Facebook was nothing more than a networking service to serve the students of Harvard University. Mark Zuckerburg not only launched a blog that opened a whole new dimension for the students around campus but he also opened up a whole new era of how people around the world communicate and get associated with each other. The movie ‘Social Network’ starts like this; Mark is getting comfortable at a student lounge when he creates a blog/site where students of Harvard University can share photos, comments, and stuff they are up to. He then gets associated with his gadget buddies and then gets the whole campus involved. He meets students of other Ivy League colleges and first it was Yale then it was Stanford, and one by one people started to join the club. The name went from being ‘The Facebook’ to ‘Facebook’ and while going there Mark goes through some hard times. He gets sued by twins who state that Mark stole their idea; he gets sued by his co-worker in that he did not give the offered shares when Facebook was growing. Mark goes through all this and then succeeds in something no other white collar CEO has done before: he gets half the world log on to his web.
People now use Facebook to keep in touch with loved ones, yes it is more useful than our phone and yes I also bought my phone so I could check Facebook on the go. People say Facebook wasn’t always the start of all social networking services and that Facebook just improvised a set of existing social networking sites and then happily wiped them out, but I don’t think that way. Facebook is something us generations have in common. Our lives center around Facebook and it practically became a habit to check our news feed when we log on the web. After watching this movie, I learned that innovation, creativity and genius are not something that falls out of the sky. It all requires a sensitive eye to detail and a motor to have your ideas to be put on paper instead of being thrown in the trash.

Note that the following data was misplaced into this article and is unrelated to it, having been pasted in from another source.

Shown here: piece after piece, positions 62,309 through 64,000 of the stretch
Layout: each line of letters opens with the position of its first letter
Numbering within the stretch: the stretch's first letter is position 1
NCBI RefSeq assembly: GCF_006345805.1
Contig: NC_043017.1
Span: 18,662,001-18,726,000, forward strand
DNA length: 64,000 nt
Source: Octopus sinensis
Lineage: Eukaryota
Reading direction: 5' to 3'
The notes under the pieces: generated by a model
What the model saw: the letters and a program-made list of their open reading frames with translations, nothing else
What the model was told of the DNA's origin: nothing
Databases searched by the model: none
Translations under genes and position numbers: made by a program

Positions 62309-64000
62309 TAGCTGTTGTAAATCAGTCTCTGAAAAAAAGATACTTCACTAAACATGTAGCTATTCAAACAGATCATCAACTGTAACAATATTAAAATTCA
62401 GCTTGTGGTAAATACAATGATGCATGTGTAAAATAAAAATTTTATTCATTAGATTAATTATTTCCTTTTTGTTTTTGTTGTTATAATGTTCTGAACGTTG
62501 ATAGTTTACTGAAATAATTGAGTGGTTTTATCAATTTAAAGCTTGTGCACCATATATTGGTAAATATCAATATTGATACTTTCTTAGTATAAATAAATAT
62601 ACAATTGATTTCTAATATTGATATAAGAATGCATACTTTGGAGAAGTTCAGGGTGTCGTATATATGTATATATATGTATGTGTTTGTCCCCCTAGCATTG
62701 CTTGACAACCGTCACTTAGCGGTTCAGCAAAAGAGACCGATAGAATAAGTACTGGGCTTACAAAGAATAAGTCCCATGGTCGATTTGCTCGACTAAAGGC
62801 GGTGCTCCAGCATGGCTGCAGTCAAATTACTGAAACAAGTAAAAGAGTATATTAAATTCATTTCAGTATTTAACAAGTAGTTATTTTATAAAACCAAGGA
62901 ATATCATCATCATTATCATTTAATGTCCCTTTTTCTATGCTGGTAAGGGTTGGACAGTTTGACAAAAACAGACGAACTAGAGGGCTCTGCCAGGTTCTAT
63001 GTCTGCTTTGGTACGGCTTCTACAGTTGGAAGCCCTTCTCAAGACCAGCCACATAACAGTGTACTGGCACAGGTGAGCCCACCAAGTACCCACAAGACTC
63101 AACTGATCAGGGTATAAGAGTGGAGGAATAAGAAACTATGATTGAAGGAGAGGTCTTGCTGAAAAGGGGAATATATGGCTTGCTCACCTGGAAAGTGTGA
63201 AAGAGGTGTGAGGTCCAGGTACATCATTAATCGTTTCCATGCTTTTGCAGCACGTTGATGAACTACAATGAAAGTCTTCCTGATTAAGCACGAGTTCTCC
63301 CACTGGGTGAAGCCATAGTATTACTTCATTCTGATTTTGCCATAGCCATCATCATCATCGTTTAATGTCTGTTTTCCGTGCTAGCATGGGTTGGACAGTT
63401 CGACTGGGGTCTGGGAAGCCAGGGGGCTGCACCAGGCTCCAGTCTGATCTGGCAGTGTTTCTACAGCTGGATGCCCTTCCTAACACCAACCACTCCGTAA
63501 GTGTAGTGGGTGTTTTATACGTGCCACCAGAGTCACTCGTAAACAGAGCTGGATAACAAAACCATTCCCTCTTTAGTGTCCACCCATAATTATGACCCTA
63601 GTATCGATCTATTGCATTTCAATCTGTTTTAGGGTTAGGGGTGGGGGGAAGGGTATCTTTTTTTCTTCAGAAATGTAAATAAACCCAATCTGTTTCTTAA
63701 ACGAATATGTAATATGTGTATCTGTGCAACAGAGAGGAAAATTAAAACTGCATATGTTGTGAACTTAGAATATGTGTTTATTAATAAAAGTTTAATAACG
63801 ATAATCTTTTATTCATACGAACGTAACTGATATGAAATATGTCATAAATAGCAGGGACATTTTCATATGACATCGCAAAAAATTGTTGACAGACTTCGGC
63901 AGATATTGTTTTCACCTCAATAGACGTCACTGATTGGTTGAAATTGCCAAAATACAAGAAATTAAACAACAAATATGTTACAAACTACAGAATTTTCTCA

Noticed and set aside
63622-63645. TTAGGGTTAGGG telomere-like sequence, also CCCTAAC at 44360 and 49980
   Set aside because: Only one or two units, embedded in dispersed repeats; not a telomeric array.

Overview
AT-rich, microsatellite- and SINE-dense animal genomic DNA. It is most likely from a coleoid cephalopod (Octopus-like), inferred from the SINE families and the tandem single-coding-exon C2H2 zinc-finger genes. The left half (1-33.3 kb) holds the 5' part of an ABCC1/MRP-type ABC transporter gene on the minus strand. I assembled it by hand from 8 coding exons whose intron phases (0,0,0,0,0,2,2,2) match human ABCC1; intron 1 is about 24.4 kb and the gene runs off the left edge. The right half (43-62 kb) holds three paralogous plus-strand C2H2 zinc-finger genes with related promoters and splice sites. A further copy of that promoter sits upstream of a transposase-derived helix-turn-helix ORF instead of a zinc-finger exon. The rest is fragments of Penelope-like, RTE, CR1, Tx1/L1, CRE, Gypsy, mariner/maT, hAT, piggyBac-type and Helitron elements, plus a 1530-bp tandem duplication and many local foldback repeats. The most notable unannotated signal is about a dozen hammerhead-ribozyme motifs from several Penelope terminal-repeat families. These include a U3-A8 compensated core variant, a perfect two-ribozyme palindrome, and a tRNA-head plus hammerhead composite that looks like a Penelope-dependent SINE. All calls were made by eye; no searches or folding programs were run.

We keep criticizing Facebook for minimal stuff such as excessive advertisement or invasion of personal privacy but thanks to Facebook the twenty first century can look more like the stuff in Orwell’s 1984 or even Huxley’s The Brave New World. Rome wasn’t built in a day and so wasn’t Facebook, so instead of criticizing Facebook for what it can’t and hasn’t done appreciate it for what it is.